Facing the ups and downs of life is a normal part of the ride. Clearly some individuals will face steeper challenges than others. How we tackle these problems will vary according to what we know, our coping skills and resilience at that particular time.
From where do the ways in which we deal with these issues emerge? We are certainly not taught in school how to ‘change gears’ when we feel below par. There is no lesson on maintaining a positive outlook despite the circumstance or a GCSE on self-preservation.
By and large we learn our coping skills by observing and mirroring the responses of significant others, listening to the advice of elders and develop ways of responding whilst on the job. We then create strategies that fit with our current belief and world philosophy. Let us not also forget the essential ingredients of our make-up (genetics) and how they interact with the environment as part of this complex process of adaptation (epigenetics).
Here are some useful strategies that are we commonly use in the clinic to help individuals move forwards, and to fortify healthy notions of self for the benefit of physical health. Go on, change your chemistry and feel good!
1. Practicing a mindful approach to life: be aware of what is happening now with all your senses as opposed to living in the past or future in your head.
2. Smile. At others, whether you know them or not.
3. Hold a pencil between your teeth to activate ‘smiling’ muscles. Look at yourself in the mirror.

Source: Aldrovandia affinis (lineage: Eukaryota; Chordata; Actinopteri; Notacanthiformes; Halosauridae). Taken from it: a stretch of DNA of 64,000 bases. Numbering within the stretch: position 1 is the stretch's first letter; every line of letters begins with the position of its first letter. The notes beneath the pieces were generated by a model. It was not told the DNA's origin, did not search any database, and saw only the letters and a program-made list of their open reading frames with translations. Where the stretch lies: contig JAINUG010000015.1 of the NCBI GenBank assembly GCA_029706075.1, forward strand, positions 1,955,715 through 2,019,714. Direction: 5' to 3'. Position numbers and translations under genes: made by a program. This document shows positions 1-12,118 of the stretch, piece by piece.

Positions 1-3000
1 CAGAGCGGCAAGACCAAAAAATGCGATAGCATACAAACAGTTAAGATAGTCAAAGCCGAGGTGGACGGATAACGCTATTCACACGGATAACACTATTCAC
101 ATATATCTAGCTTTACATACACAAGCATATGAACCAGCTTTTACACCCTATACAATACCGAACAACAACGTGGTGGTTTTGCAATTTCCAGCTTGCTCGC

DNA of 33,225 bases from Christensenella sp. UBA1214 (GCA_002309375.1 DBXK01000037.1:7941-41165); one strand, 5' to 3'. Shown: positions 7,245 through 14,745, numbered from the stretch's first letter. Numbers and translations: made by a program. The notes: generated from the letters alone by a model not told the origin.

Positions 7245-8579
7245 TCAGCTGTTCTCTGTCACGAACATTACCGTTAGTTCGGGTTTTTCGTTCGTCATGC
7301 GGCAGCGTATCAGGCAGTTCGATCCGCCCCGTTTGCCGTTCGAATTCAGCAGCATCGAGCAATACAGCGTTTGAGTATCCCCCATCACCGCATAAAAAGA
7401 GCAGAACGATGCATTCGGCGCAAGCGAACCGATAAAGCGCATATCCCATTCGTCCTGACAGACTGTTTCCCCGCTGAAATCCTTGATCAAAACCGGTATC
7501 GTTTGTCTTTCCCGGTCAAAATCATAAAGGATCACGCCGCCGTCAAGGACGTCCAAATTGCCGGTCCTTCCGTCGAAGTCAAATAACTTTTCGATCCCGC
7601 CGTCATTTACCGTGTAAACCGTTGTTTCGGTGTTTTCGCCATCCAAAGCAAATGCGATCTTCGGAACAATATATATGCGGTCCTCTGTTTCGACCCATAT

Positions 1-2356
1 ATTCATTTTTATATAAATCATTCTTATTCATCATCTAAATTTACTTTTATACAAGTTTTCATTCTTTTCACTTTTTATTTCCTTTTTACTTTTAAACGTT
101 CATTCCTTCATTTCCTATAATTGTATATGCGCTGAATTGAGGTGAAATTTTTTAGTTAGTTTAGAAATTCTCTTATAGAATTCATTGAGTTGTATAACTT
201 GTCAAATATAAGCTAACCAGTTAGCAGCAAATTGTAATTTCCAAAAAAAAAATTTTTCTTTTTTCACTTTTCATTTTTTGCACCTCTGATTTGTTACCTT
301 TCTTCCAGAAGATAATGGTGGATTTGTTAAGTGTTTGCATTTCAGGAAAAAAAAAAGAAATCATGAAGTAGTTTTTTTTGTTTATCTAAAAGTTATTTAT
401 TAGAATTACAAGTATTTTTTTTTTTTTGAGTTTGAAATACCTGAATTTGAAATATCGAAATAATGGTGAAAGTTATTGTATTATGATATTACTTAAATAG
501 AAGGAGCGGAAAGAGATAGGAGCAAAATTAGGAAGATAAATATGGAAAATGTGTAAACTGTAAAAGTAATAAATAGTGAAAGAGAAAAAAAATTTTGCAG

4. Watch a favourite funny film. Laughter changes your internal chemistry for the better.
5. The left ear stroke. This is simple conditioning but is a way of changing how you feel. Think of something really good and positive. When you have that warm, glowing feeling that signifies pleasure, stroke your left ear with your left index finger. Practice this often until you find that you can stroke the ear and evoke the very same positive feeling. Once you are able to do this, it means that you have ready access to positive emotions whenever you need.
6. Quiet time. Sister Wendy was recently interviewed, making a pertinent point about the lack of time we spend sitting quietly without distraction of the phone, Internet and television.
7. Observe others who look happy. Watch their expressions and body language. Allow your mirror neurons to soak up all the positive vibes.
8. Surround yourself with positive thinking people. Or at least ponder on those who have an optimistic outlook and manner. Read about successful or inspiring people, noting how they achieved their goals. It is usually by perseverance and hard work.